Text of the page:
Q&A Drought Management For Almonds

Source: David Doll 

These questions and answers offer insightful advice for almond farmers coping with the drought.

Q. How should I plan to irrigate my trees?

A. As discussed before, this is dependent upon the amount of water that is available. If you have greater than 80-85% of the water that is typically applied to the orchard, deficits can be targeted (50% reduction in applied water) for the period after kernel fill but before hull split. If less than 80%, the water should be spread out at the relative percentage of water use. For example, if 30% of the seasons water is available, every irrigation would be 30% of normal. Keep in mind that in drought years it is often hotter than in “normal” years.

Q. When should I start irrigating?

A. Typically, irrigations should start when the trees are starting to “work” for water. Using a pressure bomb, this value is around 2 bars more negative than baseline. If baseline is -8, irrigation should begin at -10.  If facing a moderate curtailment, it may be best to let the trees stress a little more, perhaps -4 bars more than baseline. If facing a severe curtailment, a scenario in which we know less about, it might be best to hold off longer before applying the water (~6-8 bars more negative than baseline, perhaps?). Basically, the idea is to stress the trees, which then triggers a physiological response which makes the tree more drought resistant (less vegetative growth, fewer stomatal openings/leaf, etc).

Q.  What’s an easy way to calculate baseline?

A. To get in the ballpark, baseline can be estimated by taking one tenth of the temperature. If it is 85 degrees, baseline will be -8.5. Since it is measured as pressure applied, it is always read as a negative value. For more specific calculations, which take into account humidity and temperature, please see this UC Davis Baseline website.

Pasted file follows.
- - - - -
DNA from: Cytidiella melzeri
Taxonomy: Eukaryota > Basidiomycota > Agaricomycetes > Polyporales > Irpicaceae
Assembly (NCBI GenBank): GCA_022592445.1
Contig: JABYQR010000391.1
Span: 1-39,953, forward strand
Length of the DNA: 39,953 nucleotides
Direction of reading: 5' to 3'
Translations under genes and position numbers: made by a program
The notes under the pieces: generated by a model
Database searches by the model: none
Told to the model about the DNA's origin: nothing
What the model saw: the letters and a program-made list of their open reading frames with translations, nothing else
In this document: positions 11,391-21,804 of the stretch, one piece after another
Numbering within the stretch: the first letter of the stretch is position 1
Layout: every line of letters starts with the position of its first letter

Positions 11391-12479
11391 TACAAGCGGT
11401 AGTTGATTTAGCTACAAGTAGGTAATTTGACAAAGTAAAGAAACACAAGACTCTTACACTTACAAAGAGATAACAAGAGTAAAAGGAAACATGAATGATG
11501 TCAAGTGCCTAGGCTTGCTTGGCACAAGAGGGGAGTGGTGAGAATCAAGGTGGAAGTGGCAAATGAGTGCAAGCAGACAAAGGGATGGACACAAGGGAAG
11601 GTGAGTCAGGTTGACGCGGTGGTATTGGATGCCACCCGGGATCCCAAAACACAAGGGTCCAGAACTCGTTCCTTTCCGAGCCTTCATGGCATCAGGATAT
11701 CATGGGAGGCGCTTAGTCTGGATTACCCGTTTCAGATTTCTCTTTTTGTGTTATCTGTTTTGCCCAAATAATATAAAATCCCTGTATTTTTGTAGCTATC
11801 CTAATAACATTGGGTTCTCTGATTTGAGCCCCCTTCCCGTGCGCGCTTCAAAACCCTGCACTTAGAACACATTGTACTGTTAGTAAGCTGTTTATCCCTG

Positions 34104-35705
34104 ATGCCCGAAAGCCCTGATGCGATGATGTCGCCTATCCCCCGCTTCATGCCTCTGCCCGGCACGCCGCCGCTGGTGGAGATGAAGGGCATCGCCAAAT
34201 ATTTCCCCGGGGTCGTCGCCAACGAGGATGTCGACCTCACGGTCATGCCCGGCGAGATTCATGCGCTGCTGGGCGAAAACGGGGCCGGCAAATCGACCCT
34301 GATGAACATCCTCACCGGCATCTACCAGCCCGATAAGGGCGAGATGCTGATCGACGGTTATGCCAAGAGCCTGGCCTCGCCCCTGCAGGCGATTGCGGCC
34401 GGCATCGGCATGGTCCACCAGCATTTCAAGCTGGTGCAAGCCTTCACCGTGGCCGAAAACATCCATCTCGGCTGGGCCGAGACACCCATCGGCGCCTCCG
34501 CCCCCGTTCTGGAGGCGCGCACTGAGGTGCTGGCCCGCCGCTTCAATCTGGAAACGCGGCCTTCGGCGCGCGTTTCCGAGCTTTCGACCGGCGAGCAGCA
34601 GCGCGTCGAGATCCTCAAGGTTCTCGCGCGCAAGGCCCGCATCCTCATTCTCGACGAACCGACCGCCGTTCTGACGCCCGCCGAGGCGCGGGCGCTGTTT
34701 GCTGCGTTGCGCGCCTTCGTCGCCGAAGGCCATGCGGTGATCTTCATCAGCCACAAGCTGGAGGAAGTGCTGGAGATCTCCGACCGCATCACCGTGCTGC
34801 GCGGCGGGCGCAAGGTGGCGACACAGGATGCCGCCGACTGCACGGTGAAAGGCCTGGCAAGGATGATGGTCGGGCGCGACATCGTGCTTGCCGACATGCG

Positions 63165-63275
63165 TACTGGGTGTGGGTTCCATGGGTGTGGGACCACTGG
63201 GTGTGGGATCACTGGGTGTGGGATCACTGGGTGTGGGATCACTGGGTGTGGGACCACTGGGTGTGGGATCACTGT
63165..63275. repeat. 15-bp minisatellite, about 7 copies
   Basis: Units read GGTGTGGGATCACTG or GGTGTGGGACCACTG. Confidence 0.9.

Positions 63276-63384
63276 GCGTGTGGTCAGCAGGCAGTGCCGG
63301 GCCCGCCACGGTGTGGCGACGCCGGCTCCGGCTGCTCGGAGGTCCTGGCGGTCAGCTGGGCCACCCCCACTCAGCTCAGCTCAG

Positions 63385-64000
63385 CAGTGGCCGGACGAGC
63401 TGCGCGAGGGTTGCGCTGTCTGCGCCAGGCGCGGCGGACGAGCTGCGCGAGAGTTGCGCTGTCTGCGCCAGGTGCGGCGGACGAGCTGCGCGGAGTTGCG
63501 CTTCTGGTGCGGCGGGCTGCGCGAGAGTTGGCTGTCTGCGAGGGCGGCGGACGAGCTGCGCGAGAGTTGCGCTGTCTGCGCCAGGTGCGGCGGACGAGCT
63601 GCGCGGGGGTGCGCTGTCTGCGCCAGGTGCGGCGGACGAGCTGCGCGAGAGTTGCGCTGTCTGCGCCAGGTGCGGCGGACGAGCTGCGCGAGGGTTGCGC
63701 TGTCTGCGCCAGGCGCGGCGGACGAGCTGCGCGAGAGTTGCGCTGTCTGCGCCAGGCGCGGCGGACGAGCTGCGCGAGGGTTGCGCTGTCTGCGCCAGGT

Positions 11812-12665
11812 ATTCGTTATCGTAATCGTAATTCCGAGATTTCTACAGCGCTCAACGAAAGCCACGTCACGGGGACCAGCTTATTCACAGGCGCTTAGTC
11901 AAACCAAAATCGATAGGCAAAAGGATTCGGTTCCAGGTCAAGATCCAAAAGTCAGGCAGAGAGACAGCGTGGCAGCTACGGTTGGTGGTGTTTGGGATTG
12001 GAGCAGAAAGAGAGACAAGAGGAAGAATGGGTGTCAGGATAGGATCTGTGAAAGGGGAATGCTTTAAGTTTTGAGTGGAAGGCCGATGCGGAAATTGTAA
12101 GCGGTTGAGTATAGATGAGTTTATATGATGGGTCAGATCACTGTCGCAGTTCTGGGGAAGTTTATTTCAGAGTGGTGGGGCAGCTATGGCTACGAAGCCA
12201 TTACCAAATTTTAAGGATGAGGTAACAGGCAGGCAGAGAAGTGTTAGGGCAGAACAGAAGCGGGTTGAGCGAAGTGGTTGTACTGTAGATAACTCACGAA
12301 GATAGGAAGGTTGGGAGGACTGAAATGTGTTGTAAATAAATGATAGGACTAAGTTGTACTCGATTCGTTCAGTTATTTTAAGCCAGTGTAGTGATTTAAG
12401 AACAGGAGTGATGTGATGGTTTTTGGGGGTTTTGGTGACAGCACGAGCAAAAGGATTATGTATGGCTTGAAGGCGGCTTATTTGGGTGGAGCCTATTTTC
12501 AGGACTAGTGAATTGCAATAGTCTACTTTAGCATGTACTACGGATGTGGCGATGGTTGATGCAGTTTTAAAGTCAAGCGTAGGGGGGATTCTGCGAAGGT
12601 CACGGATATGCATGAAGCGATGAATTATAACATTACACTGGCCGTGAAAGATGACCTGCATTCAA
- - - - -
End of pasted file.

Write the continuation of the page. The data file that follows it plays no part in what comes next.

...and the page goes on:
Q. How much should I reduce my nitrogen if I am reducing my water?

A. Good question. Nitrogen rates should be reduced. Based upon some speculation from various trial results, our best guess is to reduce nitrogen rates by about 1/2 of the water curtailment. So, if taking a 50% water reduction, nitrogen should be reduced by a minimum of 25%. In-season estimate of crop may also determine that less N is needed. If in a second year of deficit irrigation (i.e. 2nd year of drought), the reduction of nitrogen should match the reduction in water (50% water reduction, 50% nitrogen reduction). Keep in mind that applying too much N will flush growth, increasing vegetation, which will require more water.

Q. I hear and saw stories about people pulling trees…should I?

A. If blocks were planned to be cycled out and removed within the next few years, water from these blocks should be considered to be diverted to other, younger blocks. This will help negate the effects on the developing block. Depending upon where the orchard is located, there may be some crop that is salvageable from the “dry-land” farmed block, but it will be of lower quality.

Q. Are there any other resources to help?

A. Yes – Please see UC Davis’s Drought Management Website for more drought management in multiple crops. To gain a little more help in scheduling irrigation, check out Fresno State’s Water Right Website. Farm Advisor Blake Sanden also has some good information at his Kern County Web Page. Also, feel free to contact your local farm advisor.